In China, his famous father is worshipped as the "god of stocks." Now Peter Buffett has himself become a star in the wealth-focused nation by writing a book with a radical message: Money isn't everything.
By Bill Powell, editor-at-large
FORTUNE -- It is -- and this is putting it mildly -- sometimes difficult to generalize about a nation of 1.3 billion people. But let's go out on a limb and say there aren't MOREOct 10, 2011 5:00 AM ET
For the Chinese, giving wealth away is a hot-button issue
By Bill Powell, editor-at-large
FORTUNE -- Last year Warren Buffett and Bill Gates visited Beijing for what they thought would be the least controversial of reasons. They had arranged to have a private dinner with a group of rich, successful Chinese businessmen, and to talk with them about a subject that seems innocuous: philanthropy. The Chinese blogosphere caught wind of the dinner and MOREOct 10, 2011 5:00 AM ET
Today's economic chaos is paralyzing many managers with fear. But as Jobs, Buffett, and other business champions keep showing us, risking failure is your only hope. Here's what business courage means now. By Geoff ColvinAug 30, 2011 5:00 AM ET
Fortune selected an executive dream team consisting of the world's best business leaders. Mellody Hobson, the president of Ariel Investments, gives us her selections and why.
FORTUNE -- In the Sept. 5 issue of Fortune, we imagined a new kind of fantasy league: one focused on business leaders, where the stats are ruled more by market cap and earnings per share than on-base percentage and earned run averages. (See Fortune's fantasy MOREAug 23, 2011 9:52 AM ET
It is not just Warren Buffett's successor who will need to navigate the company forward capably. Berkshire Hathaway needs the right kind of board of directors.
By Eleanor Bloxham, contributor
FORTUNE -- In the wake of David Sokol's resignation from Berkshire Hathaway and the revelation of his stock purchases ahead of Berkshire's planned acquisition of Lubrizol (LZ), it has become clear that investors need to consider more than just who will succeed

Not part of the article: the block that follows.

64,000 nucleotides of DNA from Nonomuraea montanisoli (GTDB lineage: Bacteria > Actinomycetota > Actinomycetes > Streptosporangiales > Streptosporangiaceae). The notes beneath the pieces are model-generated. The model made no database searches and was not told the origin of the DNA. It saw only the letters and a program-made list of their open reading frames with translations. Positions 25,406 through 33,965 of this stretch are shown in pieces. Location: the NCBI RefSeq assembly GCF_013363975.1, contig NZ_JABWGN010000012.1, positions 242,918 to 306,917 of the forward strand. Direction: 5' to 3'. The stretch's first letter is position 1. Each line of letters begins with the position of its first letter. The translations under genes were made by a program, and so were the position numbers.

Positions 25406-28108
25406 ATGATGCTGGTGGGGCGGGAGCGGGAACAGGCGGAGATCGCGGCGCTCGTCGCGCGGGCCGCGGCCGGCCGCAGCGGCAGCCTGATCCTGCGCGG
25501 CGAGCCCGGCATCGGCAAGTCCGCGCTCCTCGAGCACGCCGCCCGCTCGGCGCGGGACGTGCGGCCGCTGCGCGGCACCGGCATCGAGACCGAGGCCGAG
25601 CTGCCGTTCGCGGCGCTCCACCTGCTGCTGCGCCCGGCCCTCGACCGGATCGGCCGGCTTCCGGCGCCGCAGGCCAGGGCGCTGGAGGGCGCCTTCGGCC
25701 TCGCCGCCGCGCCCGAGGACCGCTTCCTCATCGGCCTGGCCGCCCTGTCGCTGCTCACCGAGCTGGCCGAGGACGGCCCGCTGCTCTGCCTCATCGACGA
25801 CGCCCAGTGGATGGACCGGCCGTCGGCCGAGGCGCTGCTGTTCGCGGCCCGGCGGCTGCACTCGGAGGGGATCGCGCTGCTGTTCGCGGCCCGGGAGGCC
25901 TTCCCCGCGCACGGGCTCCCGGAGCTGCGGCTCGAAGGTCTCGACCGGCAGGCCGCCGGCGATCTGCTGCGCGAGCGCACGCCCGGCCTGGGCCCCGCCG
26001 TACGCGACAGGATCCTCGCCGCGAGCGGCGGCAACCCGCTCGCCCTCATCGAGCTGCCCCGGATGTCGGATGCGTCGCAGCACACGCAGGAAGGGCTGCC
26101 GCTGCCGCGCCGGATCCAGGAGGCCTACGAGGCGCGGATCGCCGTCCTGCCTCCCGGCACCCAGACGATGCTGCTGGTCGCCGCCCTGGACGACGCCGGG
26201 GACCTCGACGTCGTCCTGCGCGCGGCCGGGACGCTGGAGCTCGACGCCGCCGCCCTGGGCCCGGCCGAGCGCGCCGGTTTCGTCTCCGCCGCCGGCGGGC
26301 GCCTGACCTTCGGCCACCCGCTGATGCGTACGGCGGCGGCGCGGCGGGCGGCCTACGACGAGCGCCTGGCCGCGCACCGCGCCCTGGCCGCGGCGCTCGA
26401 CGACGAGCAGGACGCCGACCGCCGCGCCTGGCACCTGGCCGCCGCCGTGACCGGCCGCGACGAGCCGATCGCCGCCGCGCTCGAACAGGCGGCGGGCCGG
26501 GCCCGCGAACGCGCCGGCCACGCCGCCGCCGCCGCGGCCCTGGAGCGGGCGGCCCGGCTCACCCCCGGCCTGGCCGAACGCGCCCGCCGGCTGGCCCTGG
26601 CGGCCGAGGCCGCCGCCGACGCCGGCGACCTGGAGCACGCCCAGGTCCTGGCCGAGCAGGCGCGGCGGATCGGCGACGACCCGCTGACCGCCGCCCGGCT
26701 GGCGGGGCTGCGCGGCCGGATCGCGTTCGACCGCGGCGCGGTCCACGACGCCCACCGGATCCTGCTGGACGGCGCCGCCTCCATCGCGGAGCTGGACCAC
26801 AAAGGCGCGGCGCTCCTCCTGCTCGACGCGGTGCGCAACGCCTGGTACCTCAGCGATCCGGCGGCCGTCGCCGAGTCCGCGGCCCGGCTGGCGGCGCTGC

Warren MOREApr 6, 2011 9:48 AM ET
I can do no better this morning than to link to my revered Captain's Blog, FORTUNE Managing Editor Andy Serwer's discussion of the most valued companies in the current marketplace.
The list is topped by Exxon (XOM), which is followed closely by Microsoft (MSFT) and Wal-Mart (WMT). Close on the heels of the big three are Apple (AAPL), whose market cap towers majestically over its actual revenue, and Berkshire Hathaway (BRKA), MOREBing - Mar 30, 2010 11:55 AM ET
I'm sure I don't need to remind the greatest investor in the world about the law of supply and demand. So I'll remind you instead. In this law of economics, a discipline that has no verifiable laws, this one holds up better than others over time. Here it is: If you limit supply, demand will grow. If you increase supply, demand will fall.
This is equally true for all products, from MOREBing - Mar 1, 2010 12:46 PM ET
I've been in a good mood all week about the announcement that Warren Buffett was investing $32 billion in Burlington Northern Santa Fe, the nation's 2nd largest railroad. "From my standpoint, it's a lot easier to make a $32 billion investment than 10 $3 billion investments," Mr. Buffett said, and also noted, with his customary dry wit, that he was probably doing it because his dad never bought him a train set MOREBing - Nov 5, 2009 1:01 PM ET
There were no big deals. There weren't even very many interesting conversations. The frustration of the media who cover the event was palpable. There was so little information and activity, in fact, that there wasn't even much for them to make up. They hate that.
The two biggest items to emerge were that everybody liked to talk about Twitter but nobody could figure out whether it had a business model, including MOREBing - Jul 15, 2009 3:14 PM ET
According to a new survey conducted in late January by Charles Schwab, 85% of all independent advisors believe that the recession will be over in a couple of years. Two or so, they think. Perhaps a little more. Or less.
Some believe that it will be over by the end of this year, but not many.
Others think it's going to be bad until late 2011, although they are in the minority, MOREBing - Mar 4, 2009 1:41 PM ET
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